There are a few games coming out this week; none of them are Lemmings.
The Division 2 (PC/PS4/Xbox One) – Releases Mar. 15th (Gold Edition releases Mar. 12th)
After the release of Anthem are you even ready for another games-as-a-service loot shooter? Oh, you didn’t buy Anthem? That’s cool, I didn’t either *quickly hides Anthem case behind back*. The first Division game released in 2016 to decent reviews, but had a rough launch (as most of these types of games usually do), with reviewers nothing that the game was bland and too derivative of other MMOs. Over time the game found an audience through constant updates and changes, and eventually became Ubisoft’s best-selling game of all time, as well as the top selling game of 2016. It was inevitable that a sequel would come out, this time I’m sure Ubisoft is hoping to have a hit right out of the gates. The game is moving locales, from
Brooklyn Manhattan to Washington D.C., and if you thought the politics of the first game were a bit too right leaning and on the nose, just imagine what they’ll do in Washington D.C.!
Hypnospace Outlaw (PC) – Releases Mar. 12th
In an alternate dimension version of the 1990’s, you are a Hypnospace Enforcer, patrolling the World Wide Web as people surf it in their sleep. This looks like some kind of weird point and click adventure/computer simulation, where you basically use an old 1999 Mac-esque OS to do your patrol work, solve clues, and download GIFs.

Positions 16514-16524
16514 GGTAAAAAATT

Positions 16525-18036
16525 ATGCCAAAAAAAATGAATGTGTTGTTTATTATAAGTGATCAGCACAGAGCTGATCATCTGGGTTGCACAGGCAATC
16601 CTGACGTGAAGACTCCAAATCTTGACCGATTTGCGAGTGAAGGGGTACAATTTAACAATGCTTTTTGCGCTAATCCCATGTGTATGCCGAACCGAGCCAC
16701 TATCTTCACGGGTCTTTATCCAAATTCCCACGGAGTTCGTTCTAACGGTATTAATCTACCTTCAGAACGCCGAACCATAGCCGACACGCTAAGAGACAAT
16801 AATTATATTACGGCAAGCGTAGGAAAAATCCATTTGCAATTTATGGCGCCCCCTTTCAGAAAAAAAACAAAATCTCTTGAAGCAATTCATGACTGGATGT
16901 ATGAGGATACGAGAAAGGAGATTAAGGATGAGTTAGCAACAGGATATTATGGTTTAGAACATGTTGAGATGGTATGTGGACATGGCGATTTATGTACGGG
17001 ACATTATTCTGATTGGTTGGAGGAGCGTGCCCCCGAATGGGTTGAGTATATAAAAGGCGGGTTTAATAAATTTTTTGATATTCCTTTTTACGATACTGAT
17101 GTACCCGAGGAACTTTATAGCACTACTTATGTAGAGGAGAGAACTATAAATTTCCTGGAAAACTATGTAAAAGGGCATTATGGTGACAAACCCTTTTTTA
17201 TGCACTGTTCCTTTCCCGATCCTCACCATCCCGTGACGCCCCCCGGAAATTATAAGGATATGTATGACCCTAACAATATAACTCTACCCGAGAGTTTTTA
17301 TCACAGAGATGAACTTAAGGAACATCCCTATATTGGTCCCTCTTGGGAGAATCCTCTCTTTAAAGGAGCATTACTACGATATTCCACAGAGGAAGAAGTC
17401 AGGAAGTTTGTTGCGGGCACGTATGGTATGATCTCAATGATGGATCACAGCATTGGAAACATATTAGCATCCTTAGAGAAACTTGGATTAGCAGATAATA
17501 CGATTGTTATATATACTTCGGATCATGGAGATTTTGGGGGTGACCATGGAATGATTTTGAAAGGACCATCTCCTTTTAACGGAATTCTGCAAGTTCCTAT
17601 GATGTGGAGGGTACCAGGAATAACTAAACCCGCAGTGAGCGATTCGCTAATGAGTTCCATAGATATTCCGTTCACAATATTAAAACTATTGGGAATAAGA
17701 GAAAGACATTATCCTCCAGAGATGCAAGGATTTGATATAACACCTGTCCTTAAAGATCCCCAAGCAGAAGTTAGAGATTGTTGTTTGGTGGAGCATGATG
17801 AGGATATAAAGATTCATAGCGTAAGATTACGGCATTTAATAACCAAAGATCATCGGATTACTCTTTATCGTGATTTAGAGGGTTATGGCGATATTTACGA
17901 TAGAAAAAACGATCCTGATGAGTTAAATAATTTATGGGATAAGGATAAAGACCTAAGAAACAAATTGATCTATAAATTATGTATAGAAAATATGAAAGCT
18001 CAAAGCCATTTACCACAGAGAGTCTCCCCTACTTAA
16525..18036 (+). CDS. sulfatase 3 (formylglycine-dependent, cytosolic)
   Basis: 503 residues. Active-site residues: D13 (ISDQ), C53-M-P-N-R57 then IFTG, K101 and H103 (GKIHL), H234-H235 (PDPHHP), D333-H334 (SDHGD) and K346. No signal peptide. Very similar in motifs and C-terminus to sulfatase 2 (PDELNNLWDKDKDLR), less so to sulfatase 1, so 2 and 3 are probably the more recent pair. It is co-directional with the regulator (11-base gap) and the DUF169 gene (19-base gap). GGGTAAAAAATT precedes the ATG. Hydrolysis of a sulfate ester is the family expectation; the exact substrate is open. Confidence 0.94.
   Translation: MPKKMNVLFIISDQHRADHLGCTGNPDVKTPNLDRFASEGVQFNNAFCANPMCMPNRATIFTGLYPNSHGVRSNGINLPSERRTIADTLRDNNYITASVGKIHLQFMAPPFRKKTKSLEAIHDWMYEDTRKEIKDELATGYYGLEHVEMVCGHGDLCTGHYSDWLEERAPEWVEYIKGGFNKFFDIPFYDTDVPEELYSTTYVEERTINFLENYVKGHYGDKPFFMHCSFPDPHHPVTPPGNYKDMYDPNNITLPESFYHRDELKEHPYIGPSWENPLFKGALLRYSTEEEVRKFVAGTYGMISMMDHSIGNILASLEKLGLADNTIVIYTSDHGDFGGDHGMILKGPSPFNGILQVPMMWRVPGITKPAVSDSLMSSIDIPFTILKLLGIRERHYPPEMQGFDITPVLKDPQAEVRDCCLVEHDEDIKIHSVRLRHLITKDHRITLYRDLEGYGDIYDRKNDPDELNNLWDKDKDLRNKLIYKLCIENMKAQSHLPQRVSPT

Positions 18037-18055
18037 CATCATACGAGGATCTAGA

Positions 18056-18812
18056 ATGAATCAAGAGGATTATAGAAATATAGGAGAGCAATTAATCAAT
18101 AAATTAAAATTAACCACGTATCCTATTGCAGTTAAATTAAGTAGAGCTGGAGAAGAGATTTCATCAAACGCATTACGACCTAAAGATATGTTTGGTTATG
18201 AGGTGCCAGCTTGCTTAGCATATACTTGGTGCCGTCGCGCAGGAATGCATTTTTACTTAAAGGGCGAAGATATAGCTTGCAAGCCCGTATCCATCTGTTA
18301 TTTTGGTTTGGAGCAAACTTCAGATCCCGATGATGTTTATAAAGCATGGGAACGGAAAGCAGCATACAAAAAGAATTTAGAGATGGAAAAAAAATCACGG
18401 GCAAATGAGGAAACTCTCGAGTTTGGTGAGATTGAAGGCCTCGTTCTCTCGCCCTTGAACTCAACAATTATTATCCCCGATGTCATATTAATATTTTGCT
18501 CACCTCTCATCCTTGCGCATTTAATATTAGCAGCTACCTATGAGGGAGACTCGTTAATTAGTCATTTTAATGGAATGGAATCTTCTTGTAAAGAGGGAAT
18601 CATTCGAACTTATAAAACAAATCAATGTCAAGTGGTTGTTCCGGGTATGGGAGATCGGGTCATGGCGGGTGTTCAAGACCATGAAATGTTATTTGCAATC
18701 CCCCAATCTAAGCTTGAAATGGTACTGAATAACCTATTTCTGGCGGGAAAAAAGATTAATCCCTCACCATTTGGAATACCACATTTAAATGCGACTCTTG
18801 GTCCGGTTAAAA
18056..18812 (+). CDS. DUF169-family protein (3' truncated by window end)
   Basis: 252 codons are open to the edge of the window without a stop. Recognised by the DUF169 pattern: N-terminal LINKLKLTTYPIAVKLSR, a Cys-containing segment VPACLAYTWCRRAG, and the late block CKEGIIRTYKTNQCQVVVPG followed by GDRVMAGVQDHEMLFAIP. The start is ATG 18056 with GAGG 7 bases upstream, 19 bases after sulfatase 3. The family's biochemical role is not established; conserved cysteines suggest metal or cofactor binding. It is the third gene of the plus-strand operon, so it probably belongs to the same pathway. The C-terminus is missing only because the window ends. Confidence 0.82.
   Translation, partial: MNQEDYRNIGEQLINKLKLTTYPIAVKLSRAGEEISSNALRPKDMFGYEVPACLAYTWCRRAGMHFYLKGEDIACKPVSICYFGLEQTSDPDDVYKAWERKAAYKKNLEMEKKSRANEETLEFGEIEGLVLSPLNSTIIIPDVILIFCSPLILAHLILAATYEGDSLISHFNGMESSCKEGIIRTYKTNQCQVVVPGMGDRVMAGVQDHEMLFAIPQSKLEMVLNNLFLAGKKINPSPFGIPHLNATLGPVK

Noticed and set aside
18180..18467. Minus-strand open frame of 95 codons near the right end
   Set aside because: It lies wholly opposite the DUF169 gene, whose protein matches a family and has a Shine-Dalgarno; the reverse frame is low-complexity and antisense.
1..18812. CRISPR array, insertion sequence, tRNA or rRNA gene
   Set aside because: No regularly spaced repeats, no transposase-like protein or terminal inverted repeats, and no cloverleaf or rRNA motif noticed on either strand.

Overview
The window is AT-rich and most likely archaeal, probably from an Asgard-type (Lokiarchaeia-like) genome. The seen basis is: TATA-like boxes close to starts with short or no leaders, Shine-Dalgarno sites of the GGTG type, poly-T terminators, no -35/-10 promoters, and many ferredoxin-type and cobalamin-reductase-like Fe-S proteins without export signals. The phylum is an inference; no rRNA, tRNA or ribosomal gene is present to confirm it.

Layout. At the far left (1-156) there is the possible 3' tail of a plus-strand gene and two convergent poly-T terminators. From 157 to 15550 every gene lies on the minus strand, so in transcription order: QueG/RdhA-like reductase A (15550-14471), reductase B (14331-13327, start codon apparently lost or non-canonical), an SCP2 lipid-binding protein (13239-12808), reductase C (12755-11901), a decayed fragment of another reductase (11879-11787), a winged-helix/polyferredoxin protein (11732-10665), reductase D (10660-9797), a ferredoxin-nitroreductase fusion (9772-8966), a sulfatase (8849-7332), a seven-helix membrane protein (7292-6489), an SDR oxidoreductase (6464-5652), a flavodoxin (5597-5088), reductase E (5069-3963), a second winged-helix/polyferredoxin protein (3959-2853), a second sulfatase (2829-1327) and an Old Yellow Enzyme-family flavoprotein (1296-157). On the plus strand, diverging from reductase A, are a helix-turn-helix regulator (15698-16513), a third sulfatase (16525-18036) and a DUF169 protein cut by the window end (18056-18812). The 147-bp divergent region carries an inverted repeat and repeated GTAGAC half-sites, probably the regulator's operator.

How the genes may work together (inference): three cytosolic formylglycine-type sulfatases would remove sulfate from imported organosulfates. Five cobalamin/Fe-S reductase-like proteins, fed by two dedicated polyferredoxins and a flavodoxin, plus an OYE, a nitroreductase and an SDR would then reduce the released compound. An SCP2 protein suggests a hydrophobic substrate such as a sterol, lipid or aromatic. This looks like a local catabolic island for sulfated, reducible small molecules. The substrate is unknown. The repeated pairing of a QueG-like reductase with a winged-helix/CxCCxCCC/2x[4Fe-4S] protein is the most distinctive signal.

Truberbrook – A Nerd Saves the World (PC) – Releases Mar. 12th (PS4, Switch and Xbone versions coming in April)
A Ron Gilbert approved point and click adventure game…man, I didn’t think I was getting anything new this week, but sign me up! This game looks incredible, using real, hand crafted backgrounds for the scenery (digitized, but still mighty impressive). You play as a young physics student from America who “wins” a trip to Trüberbrook, Germany; but after having his research paper stolen from his room at the Inn, he realizes that maybe this whole thing wasn’t by chance, and maybe, just maybe, it’s up to him to save the world. I’m always down to try out a new point and click adventure game, so let’s hope the reviews are positive.
One Piece: World Seeker (PC/PS4/Xbox One) – Releases Mar. 15th
Luffy and the rest of the Straw Hat pirate gang are back in their latest video game adventure, and for the first time you will be exploring an open world. Not much else to add here, it’s based on a popular anime, and if you wanted to play this you probably already pre-ordered it.